How Long Can You Be Out of Work While on Worker’s Comp?
Obviously, disabled workers need time off from work to recover from their injuries. Depending on their condition, they may have to leave work for several weeks or months. In some cases, they may never be able to return again.
So if you’re wondering how long you can stay out on worker’s comp, the answer varies. It depends on your state and the nature of your disability. As a general rule of thumb, employees may only go back to work once they get the green light from their doctors. This can be anywhere from a few weeks to a few years.
If you haven’t received a certification from your doctor that you are fit enough to work, your employer cannot force you to. Besides, doing so could be counterproductive.
Even if you haven’t yet made a full recovery, it’s still possible for you to get back to work. Provided that you adhere to the doctor’s work restrictions.
Employers are also responsible for providing the injured worker a “reasonable accommodation“. This refers to adjustments that have to be made in the workplace to give disabled workers a chance to be as productive as their abled coworkers. This includes installing a ramp, reassigning jobs, or modifying the work schedule among others.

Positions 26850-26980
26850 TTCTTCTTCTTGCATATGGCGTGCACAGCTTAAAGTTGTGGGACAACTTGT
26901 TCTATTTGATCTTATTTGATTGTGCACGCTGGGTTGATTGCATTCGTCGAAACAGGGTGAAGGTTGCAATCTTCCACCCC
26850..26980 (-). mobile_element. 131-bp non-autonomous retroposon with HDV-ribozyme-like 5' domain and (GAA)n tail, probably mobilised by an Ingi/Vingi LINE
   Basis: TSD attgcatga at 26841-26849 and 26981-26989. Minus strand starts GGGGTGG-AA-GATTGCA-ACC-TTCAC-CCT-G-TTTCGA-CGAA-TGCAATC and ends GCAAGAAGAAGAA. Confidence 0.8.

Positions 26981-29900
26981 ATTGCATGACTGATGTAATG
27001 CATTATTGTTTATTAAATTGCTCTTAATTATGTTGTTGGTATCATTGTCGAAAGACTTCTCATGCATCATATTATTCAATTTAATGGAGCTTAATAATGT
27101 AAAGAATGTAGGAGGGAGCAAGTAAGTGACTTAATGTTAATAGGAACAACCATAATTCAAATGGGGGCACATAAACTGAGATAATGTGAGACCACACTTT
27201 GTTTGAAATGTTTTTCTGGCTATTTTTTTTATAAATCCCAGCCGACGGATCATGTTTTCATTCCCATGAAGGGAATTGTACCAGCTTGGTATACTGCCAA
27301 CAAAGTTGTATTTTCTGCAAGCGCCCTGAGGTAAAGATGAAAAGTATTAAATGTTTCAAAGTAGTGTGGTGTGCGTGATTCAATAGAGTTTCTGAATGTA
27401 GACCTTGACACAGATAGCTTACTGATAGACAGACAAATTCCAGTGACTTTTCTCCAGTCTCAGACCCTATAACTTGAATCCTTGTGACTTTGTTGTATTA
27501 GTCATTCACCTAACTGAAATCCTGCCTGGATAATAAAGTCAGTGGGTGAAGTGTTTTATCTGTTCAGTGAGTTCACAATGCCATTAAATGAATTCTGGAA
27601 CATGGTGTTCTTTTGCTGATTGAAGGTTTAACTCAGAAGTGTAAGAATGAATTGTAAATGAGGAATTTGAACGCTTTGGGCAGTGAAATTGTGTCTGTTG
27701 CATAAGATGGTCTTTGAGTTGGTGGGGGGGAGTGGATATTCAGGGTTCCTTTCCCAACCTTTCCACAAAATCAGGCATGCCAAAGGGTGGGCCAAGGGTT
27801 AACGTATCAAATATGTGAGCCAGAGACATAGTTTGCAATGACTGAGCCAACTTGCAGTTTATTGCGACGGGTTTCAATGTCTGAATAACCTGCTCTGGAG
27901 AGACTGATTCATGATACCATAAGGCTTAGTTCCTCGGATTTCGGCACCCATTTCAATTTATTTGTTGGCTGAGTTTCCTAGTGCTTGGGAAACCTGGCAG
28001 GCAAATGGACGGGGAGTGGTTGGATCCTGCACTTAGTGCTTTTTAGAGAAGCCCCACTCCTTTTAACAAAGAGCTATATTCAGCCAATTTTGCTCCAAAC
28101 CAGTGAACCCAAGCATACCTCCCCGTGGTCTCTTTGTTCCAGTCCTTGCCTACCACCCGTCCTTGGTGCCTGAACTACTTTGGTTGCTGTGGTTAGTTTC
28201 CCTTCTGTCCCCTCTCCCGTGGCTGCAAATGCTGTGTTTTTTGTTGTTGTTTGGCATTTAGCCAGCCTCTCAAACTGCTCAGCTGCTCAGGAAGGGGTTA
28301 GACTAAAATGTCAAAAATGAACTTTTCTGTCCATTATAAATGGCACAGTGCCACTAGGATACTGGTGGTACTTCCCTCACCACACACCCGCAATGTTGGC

If your employer denies your request for reasonable accommodation, you can contact a workers’ compensation attorney like Victor Malca. He has already helped thousands of injured workers in Florida get the benefits they rightfully deserve. He can help you too.
How Long Do Medical Benefits Last?
First and foremost, the time limit discussed above is only applicable to lost wages compensation. Workers’ comp medical benefits, on the other hand, do not expire. Your insurance provider is liable for any medical cost as long as you need treatment for a medical condition related to your work injury.
That’s because even if you’ve reached MMI, there’s really no telling how your body will cope with the injury or illness. Sometimes, an undiscovered injury or a new medical condition that stemmed out of the old injury will only appear years later. In such cases, you can still claim medical benefits even if your lost wages compensation had long since stopped.